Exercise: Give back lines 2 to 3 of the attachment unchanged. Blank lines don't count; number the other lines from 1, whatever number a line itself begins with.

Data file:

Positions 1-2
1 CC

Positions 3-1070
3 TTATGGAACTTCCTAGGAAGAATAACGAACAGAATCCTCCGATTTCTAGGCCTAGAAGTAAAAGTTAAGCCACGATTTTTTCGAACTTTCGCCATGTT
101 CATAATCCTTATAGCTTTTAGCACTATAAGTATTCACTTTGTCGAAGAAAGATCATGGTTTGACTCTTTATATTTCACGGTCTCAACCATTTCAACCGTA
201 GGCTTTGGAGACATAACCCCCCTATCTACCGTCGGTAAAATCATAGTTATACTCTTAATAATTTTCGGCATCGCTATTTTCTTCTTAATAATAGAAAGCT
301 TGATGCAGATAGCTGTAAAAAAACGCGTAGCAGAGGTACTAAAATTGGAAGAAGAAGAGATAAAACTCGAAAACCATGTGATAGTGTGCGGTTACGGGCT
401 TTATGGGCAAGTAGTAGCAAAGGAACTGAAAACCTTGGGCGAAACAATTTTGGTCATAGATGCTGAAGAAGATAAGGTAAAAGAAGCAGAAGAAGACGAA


1 CC

Positions 3-1070